In this case, being low is a very, very good thing!
The “pole” in this case is the measurement in which area medical imaging providers perform Computed Tomography (CT) exams. As many know, CT is one imaging technique that often causes concern for people as they are very worried about the exposure to medical radiation. Of course, DIS advocates the use of CT only when deemed appropriate by a physician or other health care provider and that the benefits of the test far outweigh any risks.
However, with DIS being proactive in doing everything we can to provide maximum safety to people who undergo such studies, we are installing our second ultra-low dose CT system. Installation and testing will begin the week of May 23 to have the Hitachi Supria 16 CT operational in our Covington location.
What is ultra-low dose radiation? Ultra-low dose medical radiation entails using the lowest amount of dosage to obtain a diagnostics study. There has been a large medical initiative to reduce dosages to the lowest levels possible while still maintaining the ability to detect early stage cancers.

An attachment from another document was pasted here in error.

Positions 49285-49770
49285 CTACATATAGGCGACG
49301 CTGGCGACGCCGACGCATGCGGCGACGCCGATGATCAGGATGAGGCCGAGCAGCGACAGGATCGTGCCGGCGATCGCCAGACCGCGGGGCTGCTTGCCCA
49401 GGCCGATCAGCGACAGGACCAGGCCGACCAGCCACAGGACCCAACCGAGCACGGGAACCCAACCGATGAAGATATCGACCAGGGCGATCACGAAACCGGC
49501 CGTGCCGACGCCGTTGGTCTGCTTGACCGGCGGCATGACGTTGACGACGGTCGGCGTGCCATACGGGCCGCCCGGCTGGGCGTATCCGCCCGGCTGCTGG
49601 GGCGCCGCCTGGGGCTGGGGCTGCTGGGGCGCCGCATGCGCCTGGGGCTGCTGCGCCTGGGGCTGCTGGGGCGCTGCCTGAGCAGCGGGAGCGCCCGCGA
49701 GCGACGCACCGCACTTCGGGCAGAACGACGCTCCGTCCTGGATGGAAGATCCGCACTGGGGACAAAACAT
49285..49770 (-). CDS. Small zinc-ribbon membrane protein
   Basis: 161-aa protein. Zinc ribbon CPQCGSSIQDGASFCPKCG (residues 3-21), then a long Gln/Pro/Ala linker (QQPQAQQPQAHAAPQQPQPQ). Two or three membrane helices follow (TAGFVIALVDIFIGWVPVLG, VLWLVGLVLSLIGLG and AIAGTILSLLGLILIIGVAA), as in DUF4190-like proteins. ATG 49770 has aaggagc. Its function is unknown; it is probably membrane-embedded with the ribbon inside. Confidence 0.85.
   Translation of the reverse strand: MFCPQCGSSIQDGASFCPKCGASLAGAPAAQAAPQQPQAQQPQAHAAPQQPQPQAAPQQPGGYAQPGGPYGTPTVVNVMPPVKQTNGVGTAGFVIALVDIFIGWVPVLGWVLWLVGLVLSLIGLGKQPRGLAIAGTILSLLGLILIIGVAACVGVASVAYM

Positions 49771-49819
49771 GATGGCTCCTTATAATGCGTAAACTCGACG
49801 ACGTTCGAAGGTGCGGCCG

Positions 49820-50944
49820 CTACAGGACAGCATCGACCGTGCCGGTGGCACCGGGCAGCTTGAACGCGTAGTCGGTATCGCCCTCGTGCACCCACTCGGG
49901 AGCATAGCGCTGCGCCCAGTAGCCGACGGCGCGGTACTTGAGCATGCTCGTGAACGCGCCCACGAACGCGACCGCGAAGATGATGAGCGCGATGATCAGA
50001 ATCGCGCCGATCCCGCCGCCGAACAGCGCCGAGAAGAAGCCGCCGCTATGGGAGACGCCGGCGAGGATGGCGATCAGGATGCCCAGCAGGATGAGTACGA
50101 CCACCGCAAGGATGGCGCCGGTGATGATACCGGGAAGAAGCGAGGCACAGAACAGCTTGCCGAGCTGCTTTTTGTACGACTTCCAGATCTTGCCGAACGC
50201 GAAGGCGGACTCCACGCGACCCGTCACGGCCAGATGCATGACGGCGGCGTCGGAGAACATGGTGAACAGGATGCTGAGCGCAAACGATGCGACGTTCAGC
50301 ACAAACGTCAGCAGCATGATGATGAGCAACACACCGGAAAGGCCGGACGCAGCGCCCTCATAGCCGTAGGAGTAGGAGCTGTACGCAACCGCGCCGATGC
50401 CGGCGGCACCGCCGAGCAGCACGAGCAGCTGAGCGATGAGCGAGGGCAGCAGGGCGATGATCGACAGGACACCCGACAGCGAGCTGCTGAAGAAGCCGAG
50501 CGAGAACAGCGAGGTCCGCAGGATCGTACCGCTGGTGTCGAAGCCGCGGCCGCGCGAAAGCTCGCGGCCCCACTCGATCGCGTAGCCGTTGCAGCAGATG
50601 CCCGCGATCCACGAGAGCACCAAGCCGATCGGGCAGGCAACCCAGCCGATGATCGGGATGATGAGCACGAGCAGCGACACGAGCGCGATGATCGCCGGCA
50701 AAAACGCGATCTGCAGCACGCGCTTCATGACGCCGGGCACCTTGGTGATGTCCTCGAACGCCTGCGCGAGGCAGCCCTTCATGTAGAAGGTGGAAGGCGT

In addition to the even-further reduction of medical radiation used in a CT scan, another valuable benefit of our Supria technology is the comfort provided by the CT design. It has a larger opening, longer table and higher weight capacity, which all works in concert when scanning larger people. The Supria has an opening of 29.5″ (most traditional CT systems have 23.5″-27.5″ openings) and can accommodate people that weigh up to 500 pounds.
So, we don’t mind being low on the totem pole — the CT totem pole so to speak.
A vast improvement in technology. Much, much safer for people. Physicians get the results they need. Win. Win. Win.
Say YES and spend LESS at DIS.